A Day In The Life
It's 1991. John Lennon is fifty, living in a rented room in Birmingham, and at a new low point in his life. He been forced to take up menial work by his local Job Centre, and his nemesis, the Beatles, are about to start a Greatest Hits tour ('obviously the solo careers are up the kazoo again'). Forever known as the guy who left the Beatles (during a blazing row in 1962, over whether or not they should cover Gerry and the Pacemaker's 'How Do You Do It'), history has rolled on without him. The Beatles never were toppermost of the poppermost, and Lennon is on his uppers, licking envelopes for a living, sustained by roll-up fags and his sarcastic wit, struggling to stay out of the clutches of the Snodgrasses, with their suburban bungalows and 2.4 children, their yuppie phones, and their dead imaginations.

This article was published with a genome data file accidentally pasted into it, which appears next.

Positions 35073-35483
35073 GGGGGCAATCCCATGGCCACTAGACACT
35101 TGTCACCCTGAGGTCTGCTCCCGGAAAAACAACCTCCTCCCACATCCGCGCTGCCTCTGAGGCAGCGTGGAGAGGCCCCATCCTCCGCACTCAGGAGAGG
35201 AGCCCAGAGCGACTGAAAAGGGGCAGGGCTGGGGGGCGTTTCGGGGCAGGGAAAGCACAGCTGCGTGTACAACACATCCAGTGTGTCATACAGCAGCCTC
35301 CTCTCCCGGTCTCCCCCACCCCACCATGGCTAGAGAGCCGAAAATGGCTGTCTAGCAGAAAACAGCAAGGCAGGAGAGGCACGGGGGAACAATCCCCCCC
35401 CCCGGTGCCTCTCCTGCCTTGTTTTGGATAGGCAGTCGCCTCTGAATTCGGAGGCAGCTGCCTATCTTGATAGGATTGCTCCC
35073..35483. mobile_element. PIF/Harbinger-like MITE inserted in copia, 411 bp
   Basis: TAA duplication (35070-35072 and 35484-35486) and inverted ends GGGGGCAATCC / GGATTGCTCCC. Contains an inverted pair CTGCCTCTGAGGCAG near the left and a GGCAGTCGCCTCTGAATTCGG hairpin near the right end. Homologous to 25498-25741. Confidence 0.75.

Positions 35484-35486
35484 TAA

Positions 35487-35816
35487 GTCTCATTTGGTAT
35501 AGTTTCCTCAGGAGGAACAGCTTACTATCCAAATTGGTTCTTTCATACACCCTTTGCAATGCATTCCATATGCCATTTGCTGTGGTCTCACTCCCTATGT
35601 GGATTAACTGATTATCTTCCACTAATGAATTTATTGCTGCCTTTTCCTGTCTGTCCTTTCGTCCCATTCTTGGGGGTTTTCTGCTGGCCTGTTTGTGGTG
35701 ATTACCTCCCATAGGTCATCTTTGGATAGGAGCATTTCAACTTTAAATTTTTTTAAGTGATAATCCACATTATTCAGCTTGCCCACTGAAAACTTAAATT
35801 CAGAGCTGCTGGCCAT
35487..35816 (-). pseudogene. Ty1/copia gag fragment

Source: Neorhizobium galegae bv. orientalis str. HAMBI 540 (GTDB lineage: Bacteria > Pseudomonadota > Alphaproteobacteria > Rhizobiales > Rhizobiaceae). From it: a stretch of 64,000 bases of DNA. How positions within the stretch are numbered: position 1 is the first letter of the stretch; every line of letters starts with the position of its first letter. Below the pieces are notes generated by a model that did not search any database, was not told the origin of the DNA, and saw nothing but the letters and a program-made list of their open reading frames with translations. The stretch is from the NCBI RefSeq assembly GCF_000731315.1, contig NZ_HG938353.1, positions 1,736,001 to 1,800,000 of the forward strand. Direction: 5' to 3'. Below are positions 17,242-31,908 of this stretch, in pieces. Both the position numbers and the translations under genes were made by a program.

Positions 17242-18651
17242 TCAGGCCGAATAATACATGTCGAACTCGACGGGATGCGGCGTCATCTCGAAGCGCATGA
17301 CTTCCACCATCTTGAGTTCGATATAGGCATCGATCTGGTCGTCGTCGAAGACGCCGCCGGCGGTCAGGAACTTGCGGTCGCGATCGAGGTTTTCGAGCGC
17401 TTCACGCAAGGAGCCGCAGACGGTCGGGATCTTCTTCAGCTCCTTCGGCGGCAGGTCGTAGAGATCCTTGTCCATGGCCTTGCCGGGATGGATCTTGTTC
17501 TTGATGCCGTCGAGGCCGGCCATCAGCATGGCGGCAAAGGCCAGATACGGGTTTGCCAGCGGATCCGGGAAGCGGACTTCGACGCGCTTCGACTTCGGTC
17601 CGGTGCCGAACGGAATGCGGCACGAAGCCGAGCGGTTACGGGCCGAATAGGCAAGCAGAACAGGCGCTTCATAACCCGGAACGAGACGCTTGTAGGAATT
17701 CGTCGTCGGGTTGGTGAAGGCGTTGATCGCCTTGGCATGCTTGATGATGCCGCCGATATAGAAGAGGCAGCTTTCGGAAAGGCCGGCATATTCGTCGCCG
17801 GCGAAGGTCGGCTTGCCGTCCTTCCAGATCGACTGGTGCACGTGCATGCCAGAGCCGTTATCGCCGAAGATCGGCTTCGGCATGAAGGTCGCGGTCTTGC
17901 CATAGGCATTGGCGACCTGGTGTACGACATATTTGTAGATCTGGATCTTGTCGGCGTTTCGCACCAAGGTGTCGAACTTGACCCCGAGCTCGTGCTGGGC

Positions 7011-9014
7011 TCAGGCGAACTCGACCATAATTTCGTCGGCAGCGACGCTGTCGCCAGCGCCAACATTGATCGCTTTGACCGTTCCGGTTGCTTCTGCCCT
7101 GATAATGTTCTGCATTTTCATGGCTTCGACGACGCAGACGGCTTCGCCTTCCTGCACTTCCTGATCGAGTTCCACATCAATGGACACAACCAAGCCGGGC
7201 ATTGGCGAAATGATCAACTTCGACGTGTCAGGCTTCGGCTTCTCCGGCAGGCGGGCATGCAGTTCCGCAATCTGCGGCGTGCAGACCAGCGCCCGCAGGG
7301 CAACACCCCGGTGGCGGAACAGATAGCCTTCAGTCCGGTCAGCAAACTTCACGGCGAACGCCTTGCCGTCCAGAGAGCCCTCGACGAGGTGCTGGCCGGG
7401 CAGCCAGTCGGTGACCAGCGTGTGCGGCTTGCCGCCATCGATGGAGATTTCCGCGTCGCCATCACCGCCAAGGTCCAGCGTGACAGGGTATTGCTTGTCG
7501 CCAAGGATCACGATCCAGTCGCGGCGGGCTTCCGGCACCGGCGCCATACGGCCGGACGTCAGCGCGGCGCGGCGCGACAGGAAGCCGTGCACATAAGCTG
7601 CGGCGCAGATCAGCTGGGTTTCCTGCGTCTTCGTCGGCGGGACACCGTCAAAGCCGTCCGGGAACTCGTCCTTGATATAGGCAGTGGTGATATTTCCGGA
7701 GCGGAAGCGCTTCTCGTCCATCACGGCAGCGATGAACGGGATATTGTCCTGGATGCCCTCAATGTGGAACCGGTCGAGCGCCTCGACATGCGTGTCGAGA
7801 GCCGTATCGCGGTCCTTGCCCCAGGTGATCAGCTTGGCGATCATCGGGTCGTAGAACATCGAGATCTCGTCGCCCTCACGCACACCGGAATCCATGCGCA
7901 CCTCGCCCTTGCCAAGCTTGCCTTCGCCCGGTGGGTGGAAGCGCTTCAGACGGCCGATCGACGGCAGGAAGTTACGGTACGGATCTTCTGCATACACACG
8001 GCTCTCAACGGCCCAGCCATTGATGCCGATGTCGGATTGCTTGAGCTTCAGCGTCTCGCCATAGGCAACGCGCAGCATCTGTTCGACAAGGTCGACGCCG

Adapted by David Quantick, it's a marvellous piece of ventriloquism, a poignant, funny, surrealistic commentary on the struggle against conformity, and regret for the life not lived, the consequences of a moment and a choice made long ago. Ian Hart, who played the young Lennon in Backbeat and The Hours and Times, perfectly captures the voice and vulnerable defiance of an aging Lennon who never was, a man out of time; Martin Carr provides musical cues from the Beatles' alternate career; David Blair's direction jigsaws warmly-lit snippets from the past into the cold blue present. It's a story in which nothing really happens, yet it closes on a marvellous moment of affirmation. It's one of the best science fiction dramas you're likely to see this year.